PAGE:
News analysis: From confidence to confusion — Obama's 2012 campaign so far full of fumbles, gaffes and missteps

Published: Thursday, May 24 2012 12:00 a.m. MDT

In this April 25, 2012 file photo, President Barack Obama arrives to speak at the University of Iowa in Iowa City, Iowa.

Associated Press

Two months after the Obama campaign was said to be full of confidence regarding its 2012 outlook, the descriptions surrounding the president's reelection have transformed, and that confidence has been replaced with words like "unprepared" and "inept."

At the beginning of April, Buzzfeed reported that the mood inside of President Barack Obama's campaign headquarters in Chicago was jovial — presumptive Republican nominee Mitt Romney was viewed "almost as a joke," and staffers were ready for battle. Now, however, things have changed.

"There was this sense maybe a month or two ago that Obama was really riding high — that he had gotten his base behind him and the economy was doing better and it had this Clinton vs. Bob Dole 1996 feeling — that he was going to cruise," a 2008 Obama aide told Buzzfeed's Zeke Miller. "Now it feels like it's going to be really tough — a 2004 race."

The Obama campaign stumbled out of the gate, tripping on issues ranging from motherhood to gay marriage. Even attacks on Bain Capital, which Obama planned to use in dismantling Romney's business pedigree, have become an area of division among Democrats.

"The Obama team has come to resemble Wile E. Coyote — each silly plot intended to wipe out his adversary blows up in the plotter's face," Jennifer Rubin wrote at The Washington Post. "Moreover, with the hyperspeed of a New Media-era campaign, Obama is burning through his negative attacks with lightening speed. By July he might actually have to talk about some of the issues."

The "war on women"

Although Democrats were eager to push the "war on women" meme that began in February, it was derailed in April by Democratic strategist Hilary Rosen's remark that Ann Romney "has actually never worked a day in her life." Obama campaign manager Jim Messina, Obama deputy campaign manager Stephanie Cutter, the president and the first lady ended up condemning Rosen's remarks.

Like Ann Romney's quick Twitter response to Rosen, Republicans have exhibited speed in turning Obama attacks back on the attackers. When Democrats attacked Romney over the Lilly Ledbetter Fair Pay Act, a law that helps women pursue pay discrimination claims in court, Republicans pointed out that although Obama signed the law, women in the Obama White House make about 18 percent less than their male colleagues.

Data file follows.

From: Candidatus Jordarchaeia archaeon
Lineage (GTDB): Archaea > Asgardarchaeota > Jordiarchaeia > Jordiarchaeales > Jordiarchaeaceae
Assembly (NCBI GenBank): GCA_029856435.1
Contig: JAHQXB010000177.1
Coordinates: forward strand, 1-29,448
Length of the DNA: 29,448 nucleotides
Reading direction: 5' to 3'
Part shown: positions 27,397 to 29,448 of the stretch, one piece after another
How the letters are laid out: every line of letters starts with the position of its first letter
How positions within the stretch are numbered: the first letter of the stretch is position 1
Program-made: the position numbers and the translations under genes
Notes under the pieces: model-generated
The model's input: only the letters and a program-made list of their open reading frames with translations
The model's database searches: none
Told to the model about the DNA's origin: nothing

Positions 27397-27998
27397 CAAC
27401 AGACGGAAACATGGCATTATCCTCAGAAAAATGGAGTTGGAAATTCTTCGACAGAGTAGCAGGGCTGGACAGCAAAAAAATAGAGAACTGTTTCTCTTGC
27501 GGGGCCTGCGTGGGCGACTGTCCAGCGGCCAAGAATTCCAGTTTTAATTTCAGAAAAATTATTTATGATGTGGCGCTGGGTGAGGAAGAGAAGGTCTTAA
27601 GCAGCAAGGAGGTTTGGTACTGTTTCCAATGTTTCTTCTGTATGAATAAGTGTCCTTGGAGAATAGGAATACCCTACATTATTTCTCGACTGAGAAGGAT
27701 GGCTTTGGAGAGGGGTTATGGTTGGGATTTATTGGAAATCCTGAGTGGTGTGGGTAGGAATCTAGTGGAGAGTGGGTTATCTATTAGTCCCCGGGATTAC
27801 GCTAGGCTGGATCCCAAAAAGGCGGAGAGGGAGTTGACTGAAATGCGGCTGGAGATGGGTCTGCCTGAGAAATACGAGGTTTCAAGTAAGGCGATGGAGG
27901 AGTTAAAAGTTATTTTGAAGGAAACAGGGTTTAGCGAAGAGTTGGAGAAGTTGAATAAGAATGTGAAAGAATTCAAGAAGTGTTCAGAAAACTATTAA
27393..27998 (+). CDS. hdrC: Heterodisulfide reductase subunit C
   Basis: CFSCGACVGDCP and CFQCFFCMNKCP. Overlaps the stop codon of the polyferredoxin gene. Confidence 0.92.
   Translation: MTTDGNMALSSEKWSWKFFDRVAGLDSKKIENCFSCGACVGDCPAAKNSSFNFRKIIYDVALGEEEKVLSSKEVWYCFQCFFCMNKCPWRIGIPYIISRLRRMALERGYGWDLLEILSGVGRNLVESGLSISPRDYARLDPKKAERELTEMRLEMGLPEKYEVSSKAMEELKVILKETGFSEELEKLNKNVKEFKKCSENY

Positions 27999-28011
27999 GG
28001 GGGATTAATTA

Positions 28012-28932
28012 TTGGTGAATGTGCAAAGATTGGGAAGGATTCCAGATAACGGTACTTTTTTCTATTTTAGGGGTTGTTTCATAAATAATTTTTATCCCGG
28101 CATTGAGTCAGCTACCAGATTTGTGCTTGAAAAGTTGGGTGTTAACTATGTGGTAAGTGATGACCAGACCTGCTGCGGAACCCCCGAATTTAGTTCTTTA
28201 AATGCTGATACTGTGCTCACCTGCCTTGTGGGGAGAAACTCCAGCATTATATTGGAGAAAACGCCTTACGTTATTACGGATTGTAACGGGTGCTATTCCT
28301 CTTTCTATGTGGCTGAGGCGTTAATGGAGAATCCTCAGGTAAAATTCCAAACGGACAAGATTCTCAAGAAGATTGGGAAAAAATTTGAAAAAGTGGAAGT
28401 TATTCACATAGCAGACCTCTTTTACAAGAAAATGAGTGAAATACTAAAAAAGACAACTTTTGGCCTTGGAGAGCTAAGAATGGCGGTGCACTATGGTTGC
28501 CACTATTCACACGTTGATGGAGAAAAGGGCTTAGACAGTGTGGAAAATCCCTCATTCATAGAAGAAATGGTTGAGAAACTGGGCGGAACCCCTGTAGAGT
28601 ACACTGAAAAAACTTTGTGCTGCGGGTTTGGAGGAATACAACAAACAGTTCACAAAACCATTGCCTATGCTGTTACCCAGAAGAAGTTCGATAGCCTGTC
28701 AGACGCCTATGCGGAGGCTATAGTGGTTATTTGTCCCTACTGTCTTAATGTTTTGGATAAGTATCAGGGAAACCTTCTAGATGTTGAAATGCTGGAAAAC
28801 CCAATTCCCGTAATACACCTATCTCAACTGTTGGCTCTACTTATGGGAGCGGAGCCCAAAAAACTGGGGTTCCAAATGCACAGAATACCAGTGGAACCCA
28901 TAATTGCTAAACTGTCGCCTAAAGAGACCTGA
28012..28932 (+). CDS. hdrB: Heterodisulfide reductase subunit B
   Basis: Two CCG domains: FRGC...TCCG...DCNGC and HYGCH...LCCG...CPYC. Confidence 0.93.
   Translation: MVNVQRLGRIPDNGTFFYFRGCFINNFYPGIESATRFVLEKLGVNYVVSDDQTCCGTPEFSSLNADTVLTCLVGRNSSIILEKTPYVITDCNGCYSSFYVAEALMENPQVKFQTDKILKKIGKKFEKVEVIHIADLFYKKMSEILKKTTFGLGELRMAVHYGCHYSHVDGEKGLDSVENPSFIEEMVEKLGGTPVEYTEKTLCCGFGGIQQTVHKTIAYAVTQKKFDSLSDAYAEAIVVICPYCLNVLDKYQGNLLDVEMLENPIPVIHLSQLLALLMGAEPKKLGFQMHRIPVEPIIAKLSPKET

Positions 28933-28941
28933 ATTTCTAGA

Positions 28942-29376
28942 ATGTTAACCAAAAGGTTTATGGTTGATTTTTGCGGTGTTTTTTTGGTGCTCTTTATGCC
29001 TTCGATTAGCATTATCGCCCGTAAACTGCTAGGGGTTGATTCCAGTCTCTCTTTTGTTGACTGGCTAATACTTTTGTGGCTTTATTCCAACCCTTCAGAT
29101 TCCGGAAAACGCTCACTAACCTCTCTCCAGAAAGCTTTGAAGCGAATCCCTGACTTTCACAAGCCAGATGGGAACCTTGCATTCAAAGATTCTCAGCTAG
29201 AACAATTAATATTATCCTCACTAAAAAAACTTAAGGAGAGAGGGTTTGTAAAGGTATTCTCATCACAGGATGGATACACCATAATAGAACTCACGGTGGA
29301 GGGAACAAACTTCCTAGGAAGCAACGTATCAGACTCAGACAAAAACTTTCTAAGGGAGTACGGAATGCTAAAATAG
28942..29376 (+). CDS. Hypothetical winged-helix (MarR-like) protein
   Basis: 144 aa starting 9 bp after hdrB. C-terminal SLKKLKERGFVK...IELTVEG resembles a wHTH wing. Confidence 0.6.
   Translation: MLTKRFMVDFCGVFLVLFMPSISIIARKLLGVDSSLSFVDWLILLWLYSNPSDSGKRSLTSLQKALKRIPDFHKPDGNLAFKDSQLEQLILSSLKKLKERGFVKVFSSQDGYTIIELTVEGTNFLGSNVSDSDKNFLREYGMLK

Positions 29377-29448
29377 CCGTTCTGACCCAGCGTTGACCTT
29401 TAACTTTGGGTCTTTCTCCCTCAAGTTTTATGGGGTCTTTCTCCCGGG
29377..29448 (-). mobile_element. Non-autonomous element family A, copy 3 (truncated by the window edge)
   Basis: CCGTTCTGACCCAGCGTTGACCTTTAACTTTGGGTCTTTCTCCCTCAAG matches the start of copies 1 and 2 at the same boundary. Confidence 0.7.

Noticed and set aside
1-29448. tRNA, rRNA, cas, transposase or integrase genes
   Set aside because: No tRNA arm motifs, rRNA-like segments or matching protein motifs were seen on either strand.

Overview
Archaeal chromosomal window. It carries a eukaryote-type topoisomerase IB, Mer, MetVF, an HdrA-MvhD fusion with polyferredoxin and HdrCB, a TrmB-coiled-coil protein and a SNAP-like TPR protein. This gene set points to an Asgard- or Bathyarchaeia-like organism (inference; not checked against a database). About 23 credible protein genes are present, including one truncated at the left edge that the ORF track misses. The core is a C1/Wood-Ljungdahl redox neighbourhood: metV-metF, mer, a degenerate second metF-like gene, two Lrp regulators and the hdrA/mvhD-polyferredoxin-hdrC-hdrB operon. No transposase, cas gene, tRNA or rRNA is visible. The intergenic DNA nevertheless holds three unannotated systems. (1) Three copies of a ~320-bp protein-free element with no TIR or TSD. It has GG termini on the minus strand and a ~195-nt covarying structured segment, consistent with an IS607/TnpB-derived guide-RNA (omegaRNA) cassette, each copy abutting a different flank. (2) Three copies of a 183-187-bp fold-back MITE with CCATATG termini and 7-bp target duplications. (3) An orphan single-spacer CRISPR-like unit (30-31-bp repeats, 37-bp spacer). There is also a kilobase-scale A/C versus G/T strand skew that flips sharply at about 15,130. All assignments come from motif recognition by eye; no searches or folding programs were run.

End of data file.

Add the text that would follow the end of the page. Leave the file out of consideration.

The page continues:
When the Obama campaign released its "Life of Julia" slideshow as an appeal to women voters, it was met with derision by many. Factcheck.org rated some of the assumptions in the slideshow as "false" or "dubious," The Atlantic said the slideshow was "apparently built specifically to be co-opted by right wing meme-makers," and Campbell Brown, a former anchor for CNN and NBC, called it "a silly and embarrassing caricature based on the assumption that women look to government at every meaningful phase of their lives for help."

The "war on women" may officially have ended, though, after a recent CBS News/New York Times poll shows Romney now leading among women. A new WaPo/ABC poll shows Obama leading among women 51 percent to 44 percent, but the poll undersamples Republicans, which suggests the gap may be smaller in reality.

Launching the campaign

On May 5, Obama formally launched his reelection campaign in Columbus, Ohio. However, rather than focusing on Obama's words, the headlines of the day focused on the empty seats in the arena instead. Romney campaign spokesman Ryan Williams can claim credit for stealing the president's thunder after he tweeted the photo that started the "half-empty" headlines.

Even choosing a slogan has been troublesome for the Obama campaign, with attempts like "Win the Future," "We Can't Wait," and "Greater Together" quickly falling by the wayside. When the campaign settled on "Forward" at the end of April, critics responded by pointing out that the slogan was not only similar to MSNBC's new "Lean Forward," but that it also has historical ties to Marxism and socialism.

Gay marriage 'evolution'

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